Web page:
OK, I can see that a post on externalist vs. intentionalist theories of meaning on the front page is driving down my visits. I believe in giving the people what they want: so more Senate reform action.
Yesterday, Harper unveiled his legislation for senate reform and fixed election dates. The Globe story, including reactions from Western Premiers is here.
Fixed election dates are not the kind of thing that gets the Pithlord's juices flowing. It won't - can't - apply if the government fails to get supply or loses a vote of confidence. The immediate impact on Harper's strategic options are not great, therefore. The public don't want him to just call an election, and he can still do so if the opposition won't let him do something important. This gives him a fair bit of room to decide what the election issue is going to be.
On the merits, the Pithlord doesn't really care. The incumbent party loses a tactical advantage, if it can't control the election timing. On the other hand, we all lose the relatively time-limited scope of Canadian election campaigns. As the Americans show, a fixed election date means that there is no natural limit on electioneering, which in turn means that normal people are heartily sick of the whole thing by the time they are expected to vote.
On Senate reform, I just have to admire Harper's strategic sense. He knows how to turn weaknesses into strengths.
A big obstacle to any reform is that the Senate is constitutionalized. A change in the "powers of the Senate and the method of selecting Senators" requires agreement of the House, the existing Senate, and 7 provincial legislatures representing more than 50% of the population (in other words, at least one of Ontario and Québec must be in the seven). There is also a Chrétien-era statute prohibiting a Minister of the Crown from even proposing a constitutional amendment for ratification unless all of Ontario, Québec, British Columbia, two prairie provinces and two Atlantic provinces, agree, and no government could really repeal that statute.
Nobody, other than existing Senators, likes the existing Senate. But any other option means some region loses. If the Senators are elected, then they have the legitimacy to use their vast constitutional powers. And then the regions that are vastly under-represented as a result of a formula of representation set out in the nineteenth century lose. If it becomes "Triple-E", then Ontario and, most importantly, Québec, lose. On the other hand, the "Triple-E" dream is too strong for the small provinces to be happy with abolition, and for odd sentimental reasons, it has a huge resonance in the Albertan base of the Conservative Party, even though Alberta would lose if it ever came to be.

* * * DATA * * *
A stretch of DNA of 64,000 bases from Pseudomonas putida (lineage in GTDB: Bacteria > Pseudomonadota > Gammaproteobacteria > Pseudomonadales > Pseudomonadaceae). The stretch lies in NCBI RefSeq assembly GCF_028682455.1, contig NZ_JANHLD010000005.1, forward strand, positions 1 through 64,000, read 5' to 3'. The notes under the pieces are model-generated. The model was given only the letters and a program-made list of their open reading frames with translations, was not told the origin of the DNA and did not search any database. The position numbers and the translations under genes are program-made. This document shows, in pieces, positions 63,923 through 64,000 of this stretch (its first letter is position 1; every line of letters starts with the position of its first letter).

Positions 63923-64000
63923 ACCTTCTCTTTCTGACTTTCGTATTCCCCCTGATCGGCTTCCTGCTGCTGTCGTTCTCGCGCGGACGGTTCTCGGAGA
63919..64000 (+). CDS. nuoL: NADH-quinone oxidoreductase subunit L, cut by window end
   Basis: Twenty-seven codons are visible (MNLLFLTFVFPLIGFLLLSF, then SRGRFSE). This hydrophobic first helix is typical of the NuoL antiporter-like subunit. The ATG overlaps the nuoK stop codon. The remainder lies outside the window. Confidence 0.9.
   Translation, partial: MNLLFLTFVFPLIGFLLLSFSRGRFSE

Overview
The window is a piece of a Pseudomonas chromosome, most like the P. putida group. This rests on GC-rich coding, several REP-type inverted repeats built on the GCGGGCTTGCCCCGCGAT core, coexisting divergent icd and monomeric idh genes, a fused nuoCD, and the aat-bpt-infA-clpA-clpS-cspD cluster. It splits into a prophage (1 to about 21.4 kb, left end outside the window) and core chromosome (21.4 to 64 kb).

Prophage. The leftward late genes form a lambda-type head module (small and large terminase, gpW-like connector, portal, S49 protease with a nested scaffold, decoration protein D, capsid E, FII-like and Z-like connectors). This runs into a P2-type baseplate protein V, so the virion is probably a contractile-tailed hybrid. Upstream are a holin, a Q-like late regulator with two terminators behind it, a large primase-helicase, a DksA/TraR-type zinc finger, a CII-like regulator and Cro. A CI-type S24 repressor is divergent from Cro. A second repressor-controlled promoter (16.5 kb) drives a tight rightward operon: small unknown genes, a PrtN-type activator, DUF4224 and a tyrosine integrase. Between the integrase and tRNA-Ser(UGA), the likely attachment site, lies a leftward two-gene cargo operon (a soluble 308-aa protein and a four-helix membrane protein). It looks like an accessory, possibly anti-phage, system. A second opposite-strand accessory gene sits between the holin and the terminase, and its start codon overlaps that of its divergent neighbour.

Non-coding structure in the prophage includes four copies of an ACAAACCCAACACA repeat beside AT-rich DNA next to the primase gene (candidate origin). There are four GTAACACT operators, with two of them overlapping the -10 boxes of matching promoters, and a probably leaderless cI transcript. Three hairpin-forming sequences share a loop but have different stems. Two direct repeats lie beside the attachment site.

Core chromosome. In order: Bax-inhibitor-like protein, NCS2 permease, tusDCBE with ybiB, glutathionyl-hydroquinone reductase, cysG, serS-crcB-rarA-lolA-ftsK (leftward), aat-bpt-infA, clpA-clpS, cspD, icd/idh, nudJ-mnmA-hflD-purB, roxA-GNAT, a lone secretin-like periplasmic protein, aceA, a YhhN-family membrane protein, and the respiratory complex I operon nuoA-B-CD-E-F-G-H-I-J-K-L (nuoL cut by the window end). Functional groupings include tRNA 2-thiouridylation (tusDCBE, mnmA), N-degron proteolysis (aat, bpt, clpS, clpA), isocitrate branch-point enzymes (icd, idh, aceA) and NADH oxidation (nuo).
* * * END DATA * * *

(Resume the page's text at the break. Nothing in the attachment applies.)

Harper uses this logjam to provide himself with a reform that might work out for him. Arguably, at least, the terms of the Senators can be changed by federal statute. And since appointment is in the gift of the Governor General, nothing prevents a convention emerging whereby the Governor General appoints only those who have been elected. So Harper's strategy is to limit the terms by statute, and then promise to make replacements from special elections conducted at the same time as the federal general election.
The Liberals are in an impossible political situation as a result. The incumbent Senators -- mostly Liberals -- are going to hate this, but their public image ranks just above sex offenders among the electorate. But creating eight-year terms has the bonus for Harper of putting off the issue of a fully-legitimate rival house into a third Harper term, should such emerge.
On the merits, it is bad for the West and gives an additional veto point in the Canadian political system for no particularly good reason.
Update: The linked-to Bill C-16 does not include anything about the Senate, which would be the constitutionally more difficult. One interesting thing about Bill C-16 is it represents the final triumph of Lord Byng and Eugene Forsey over William Lyon McKenzie King. For the first time, the Commons will have explicitly endorsed the reserve power of the Crown to dissolve (or not dissolve) Parliament in the Governor General's personal discretion.